At once ornamental and deeply political, Davao artist Jag Bueno’s Hybrid (2020) is perhaps the most iconic and the most thematically layered of artworks to come out of the Southern Philippine territory of Mindanao in decades.
Since its debut in ‘Kulit Kultura’, a sculpture exhibition held in Davao City’s The BauHaus Gallery last September, this work has appeared prominently in the local newspapers and feature videos, and become one of the most visible artworks to come out from Mindanao during the pandemic.
It’s not hard to see why: this bas relief painting is both an attractive depiction of Mindanao’s Tri-People paradigm and a succinct rendering of that paradigm’s complex discourse. Bueno, who is known for his bronze-like relief paintings reminiscent of Mindanawon traditional brasswork, often uses his art to depict social and cultural realities in Mindanao.
For the unacquainted: the Tri-People paradigm has been the subject of Mindanao’ s art for almost a century, its depiction now a staple portrayal of the island’s rich cultural diversity. This depiction usually comes in the form of triptychs, with each of the three peoples – the indigenous Lumad, the Islamized Moro, and the colonial Settler – represented in a panel.
Hybrid follows this trend, incorporating motifs that make each of the three peoples easily identifiable. The Moro is to the split portrait’s left, identifiable by the Hijab and the arabesque patterns called Okir, which are traditional to the Meranaw people (one of the Moro ethnic groups). To the right, the Lumad is established through the traditional beaded necklace called the Bali-og and the large ear piercing – both accessories being mainstays of several Lumad tribes – and the background of geometric patterns reminiscent of Lumad textiles. The Christianised Settler at center is represented by the choker with a cross pendant.
While most Tri-People triptychs portray the three people as separate entities, Jag Bueno’s Hybrid shows the three cultural identities as part of a single face. One might read the work as a commentary on hybridisation, or the mixing of heritage amongst the Mindanao people, which is a key socio-cultural issue that Mindanao struggles with to this day.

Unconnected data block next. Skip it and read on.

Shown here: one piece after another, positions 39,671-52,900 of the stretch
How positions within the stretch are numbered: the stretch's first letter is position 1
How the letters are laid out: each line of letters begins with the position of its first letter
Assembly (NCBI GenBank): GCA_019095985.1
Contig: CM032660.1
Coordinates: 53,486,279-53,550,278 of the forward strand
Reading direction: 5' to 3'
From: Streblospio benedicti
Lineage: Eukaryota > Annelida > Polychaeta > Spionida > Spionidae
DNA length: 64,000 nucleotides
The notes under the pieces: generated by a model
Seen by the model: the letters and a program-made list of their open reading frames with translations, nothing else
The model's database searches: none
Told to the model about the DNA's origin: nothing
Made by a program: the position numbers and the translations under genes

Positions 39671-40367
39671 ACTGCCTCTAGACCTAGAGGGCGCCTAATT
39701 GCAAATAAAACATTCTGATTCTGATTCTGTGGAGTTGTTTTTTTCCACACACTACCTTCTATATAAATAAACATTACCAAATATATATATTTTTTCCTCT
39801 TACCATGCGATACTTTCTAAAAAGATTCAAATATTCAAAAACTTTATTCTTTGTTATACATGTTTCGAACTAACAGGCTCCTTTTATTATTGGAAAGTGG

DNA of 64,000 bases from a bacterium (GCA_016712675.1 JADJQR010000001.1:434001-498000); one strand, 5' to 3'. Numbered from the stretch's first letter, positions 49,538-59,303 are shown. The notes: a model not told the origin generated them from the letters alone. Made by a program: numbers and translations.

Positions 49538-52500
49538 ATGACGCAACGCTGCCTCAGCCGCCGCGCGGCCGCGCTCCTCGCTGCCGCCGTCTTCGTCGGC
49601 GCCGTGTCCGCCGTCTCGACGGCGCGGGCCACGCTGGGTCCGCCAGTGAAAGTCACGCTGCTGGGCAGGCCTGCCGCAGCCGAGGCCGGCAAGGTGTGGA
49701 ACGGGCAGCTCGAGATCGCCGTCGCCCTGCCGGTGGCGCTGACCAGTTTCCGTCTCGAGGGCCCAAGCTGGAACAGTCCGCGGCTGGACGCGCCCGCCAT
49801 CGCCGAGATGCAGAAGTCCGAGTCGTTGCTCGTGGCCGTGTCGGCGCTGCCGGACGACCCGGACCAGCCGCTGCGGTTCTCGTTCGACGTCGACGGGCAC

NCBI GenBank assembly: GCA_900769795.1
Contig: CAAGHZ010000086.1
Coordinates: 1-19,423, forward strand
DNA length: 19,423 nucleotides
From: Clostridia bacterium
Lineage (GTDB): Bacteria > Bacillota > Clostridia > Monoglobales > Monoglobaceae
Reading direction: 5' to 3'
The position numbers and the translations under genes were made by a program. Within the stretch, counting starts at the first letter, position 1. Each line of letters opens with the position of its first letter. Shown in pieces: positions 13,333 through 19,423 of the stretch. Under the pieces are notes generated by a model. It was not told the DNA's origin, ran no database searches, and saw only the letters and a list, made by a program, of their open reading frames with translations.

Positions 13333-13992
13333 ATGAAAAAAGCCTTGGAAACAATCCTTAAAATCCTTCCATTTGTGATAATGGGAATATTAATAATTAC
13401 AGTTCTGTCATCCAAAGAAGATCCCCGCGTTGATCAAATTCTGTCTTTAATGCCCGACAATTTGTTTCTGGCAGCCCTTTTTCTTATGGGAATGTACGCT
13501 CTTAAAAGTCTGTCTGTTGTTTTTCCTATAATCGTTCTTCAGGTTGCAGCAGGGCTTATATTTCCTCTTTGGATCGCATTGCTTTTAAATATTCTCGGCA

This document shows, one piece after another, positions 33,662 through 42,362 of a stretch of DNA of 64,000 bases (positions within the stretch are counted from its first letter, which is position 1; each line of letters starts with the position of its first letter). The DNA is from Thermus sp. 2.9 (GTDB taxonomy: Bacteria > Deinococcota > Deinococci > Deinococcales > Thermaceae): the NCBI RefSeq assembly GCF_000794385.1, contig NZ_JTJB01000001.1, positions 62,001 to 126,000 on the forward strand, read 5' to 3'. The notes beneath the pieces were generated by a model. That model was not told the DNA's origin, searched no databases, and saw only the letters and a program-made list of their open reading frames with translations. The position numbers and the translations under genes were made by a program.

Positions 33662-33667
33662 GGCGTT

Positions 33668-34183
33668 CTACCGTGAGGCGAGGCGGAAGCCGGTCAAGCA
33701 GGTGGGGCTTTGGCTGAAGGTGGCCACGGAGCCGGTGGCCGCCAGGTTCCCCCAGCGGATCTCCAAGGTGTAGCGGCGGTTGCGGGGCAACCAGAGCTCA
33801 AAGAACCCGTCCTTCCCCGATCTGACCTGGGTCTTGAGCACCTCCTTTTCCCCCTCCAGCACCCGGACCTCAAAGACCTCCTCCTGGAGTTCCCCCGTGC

Let’s take a closer look.
Tri-People triptychs almost always depict the colonial Christian Settler at its centre, and Bueno’s is no different. It is perhaps a subconscious mirroring of Philippine socio-cultural reality: the Manila capital imposes a homogenous Christianised Filipino identity upon the rest of the archipelago, a colonial inheritance that indigenous groups in Mindanao reject. Against this backdrop, it is the colonial Settler that possesses the most power, with Settlers often dominating political and cultural discourse. They also compose the bulk of Mindanao’s population, a result of the colonial Manila government deliberately encouraging resettlement to dilute indigenous populations in Mindanao.
Because the Settler is positioned in the centre, only she has the mouth, but she has no ears. It is the Settler who always speaks for Mindanao. This dynamic is referred to as Settlerjacking – the Settler hijacking the voice of the Lumad and Moro in conversations about them. But the Settler never listens, often ignorant to the realities of the Lumad and Moro whose voice she is hijacking.
And yet by sandwiching the Settler at the piece’s center, Bueno also captures the cultural void that the Settler suffers from. The only motif adorning the Settler is the choker with a cross pendant: in Mindanao, Settlers stand out in binary opposition to the Lumad and Moro for being Christians and living a Christianised lifestyle.
Other than the cross, there is nothing to define the Settler on Hybrid. In contrast, the Lumad and the Moro are richly adorned with their indigenous motifs in the backdrop. While they retain much of their rich precolonial traditions, the Settler is reduced by coloniality to a crude simplicity. Hybrid literally demonstrates how there is no space for the Settler to flourish.
The Mindanawon woman of Hybrid stares enigmatically, the contours of her lips changing attitude in tempered lustre as the bas relief is viewed from different perspectives. From some angles, she exudes a stern resolution; from others, a tired impatience.
But viewed slightly from below, she hints at an almost lachrymose helplessness, her eyes split in hybridity, her cheeks cut by groves trickling down as the tears which divide her peoples.
Hybrid by Jag Bueno is currently in a private collection, but has been loaned to the BauHaus Gallery in Davao for free public viewing on a by-appointment basis.
Feature image courtesy of Image courtesy of The Middle Magazine.